Safety-Passenger Train Consists: What stands out from the recent “Silver Star” wreck is the crumbled coach behind the destroyed diesel unit. Although I remember a regulation promulgated decades ago to prevent any passenger or crew car to be coupled directly behind the diesel units, whether en force now or not, Mr. Batory needs to push out immediate FRA regs to change the consist of the single level long distance trains (“Lake Shore Limited,” “Silver Meteor,” “Silver Star,” and “The Crescent”) to stop running the baggage car on the rear for the convenience of Amtrak switching. Just like with the Superliner consists, the baggage car should be coupled directly behind the power.

Safety-Amtrak T&E Districts: It is timely-and relevant-and in parallel to testing for sleep apnea, for Mr. Batory to review the current Amtrak T&E districts to analyze if today they are too long in length and time on the road, given the constant challenge of the operating environment, e.g., signals, communications, grade crossings, trespassers. As part of this review, it is also time to determine if a two man crew of engineers in the cab would be beneficial, just as airlines deploy two pilots for the same obvious reasons.

Equipment-Standard Intercity Bi-Level Passenger Car: The failure in selecting Sumitomo/Nippon Sharyo to build the proposed intercity bi-level equipment has to be the FRA’s greatest FUBAR. Why was it never properly monitored and the contract pulled earlier? I agree with Noel Braymer’s point that the only firm competently still producing bi-levels is the Bombardier plant in Thunder Bay, Ontario, Canada. We will probably never learn why this was not the first selection, but as Noel pointed out, those bi-levels are still being manufactured for Toronto’s GO Transit, can be built as intercity cars, and importantly, would be inter-operable with the new single level Siemens cars. Ideally, this should be examined as a priority by Mr. Batory, as neither the California JPAs or Amtrak’s minuscule Midwest corridors can ramp-up increased frequencies without more capacity.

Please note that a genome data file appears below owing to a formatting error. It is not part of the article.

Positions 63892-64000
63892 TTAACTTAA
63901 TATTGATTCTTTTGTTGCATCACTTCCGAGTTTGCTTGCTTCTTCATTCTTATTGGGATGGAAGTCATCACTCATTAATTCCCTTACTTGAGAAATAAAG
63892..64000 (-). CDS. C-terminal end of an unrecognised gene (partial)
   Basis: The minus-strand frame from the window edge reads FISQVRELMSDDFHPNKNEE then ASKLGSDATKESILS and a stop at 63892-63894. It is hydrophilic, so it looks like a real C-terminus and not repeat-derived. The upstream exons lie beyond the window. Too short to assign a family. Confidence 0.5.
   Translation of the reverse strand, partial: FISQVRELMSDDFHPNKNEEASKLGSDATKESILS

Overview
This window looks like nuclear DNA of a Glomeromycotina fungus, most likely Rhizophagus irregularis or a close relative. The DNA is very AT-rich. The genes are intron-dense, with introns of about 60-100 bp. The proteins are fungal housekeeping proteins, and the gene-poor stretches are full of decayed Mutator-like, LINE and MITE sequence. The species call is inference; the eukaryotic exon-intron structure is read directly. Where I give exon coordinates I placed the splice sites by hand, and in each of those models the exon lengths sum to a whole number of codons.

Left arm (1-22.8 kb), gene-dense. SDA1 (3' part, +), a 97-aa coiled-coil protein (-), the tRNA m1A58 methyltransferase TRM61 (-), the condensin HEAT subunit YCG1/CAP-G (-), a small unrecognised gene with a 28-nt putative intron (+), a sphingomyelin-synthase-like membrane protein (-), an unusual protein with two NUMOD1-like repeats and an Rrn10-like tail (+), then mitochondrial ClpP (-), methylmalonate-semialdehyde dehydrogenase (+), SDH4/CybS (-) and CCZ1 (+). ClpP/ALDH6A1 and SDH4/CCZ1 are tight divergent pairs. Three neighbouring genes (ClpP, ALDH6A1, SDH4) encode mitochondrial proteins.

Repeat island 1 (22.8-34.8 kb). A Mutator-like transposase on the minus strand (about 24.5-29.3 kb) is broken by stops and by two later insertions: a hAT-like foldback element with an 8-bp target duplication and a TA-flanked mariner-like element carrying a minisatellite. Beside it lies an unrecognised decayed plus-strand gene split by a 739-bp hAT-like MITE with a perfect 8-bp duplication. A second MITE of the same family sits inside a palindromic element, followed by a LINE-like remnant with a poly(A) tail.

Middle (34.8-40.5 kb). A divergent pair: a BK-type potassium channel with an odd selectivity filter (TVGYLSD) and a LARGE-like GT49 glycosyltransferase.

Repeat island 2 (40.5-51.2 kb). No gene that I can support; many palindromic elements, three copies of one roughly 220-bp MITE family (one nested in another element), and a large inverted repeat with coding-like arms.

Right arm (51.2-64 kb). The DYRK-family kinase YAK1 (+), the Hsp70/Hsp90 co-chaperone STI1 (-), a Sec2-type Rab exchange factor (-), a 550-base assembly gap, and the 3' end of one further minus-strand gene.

Infrastructure-Penn Station NYC/Northeast Corridor: Although it is a well known secret how Amtrak’s Board of Directors were put in place (other than Mrs. Brathwaite-Burke) to cater to their political patrons of the Northeast, apparently that has only allowed for political interference in scheduled repairs and maintenance of NYC’s Penn Station. The prior FRA administrator needlessly expended time and funds attempting to re-build the NEC for the future and to acquire new “Acelas” that the current infrastructure would allow for only a marginal time difference. Ideally, we can expect Mr. Batory to introduce a professional approach gained from his industry experience and put order to the many NEC infrastructure projects begging for priorities.  As he is certainly not subservient to Amtrak’s Board as its selected management group has shown itself to be, he can set the pace and focus for the Board; educate them on priorities; perhaps even develop sound fiscal policies not previously attributed to the games over GAAP (Generally Acceptable Accounting Principles).

Frankly, given the drama of the recent federal budget process, we should question why Elaine Chao’s husband, Senate Majority Leader McConnell (R-KY), did not force Senator Schumer to release his hold on Ron Batory taking over the FRA. Although the position of Secretary of Transportation has eclipsed into a pure political role, we are seeing the end result of when the FRA administrator position has been relegated into a place to park good ol’ political people. The question is, once the New York Times and the Washington Post wake-up to this issue, what will they actually do to push on their political benefactors in their own backyard? How many more incidents, and piled up unresolved issues, does their have to be to allow government to function?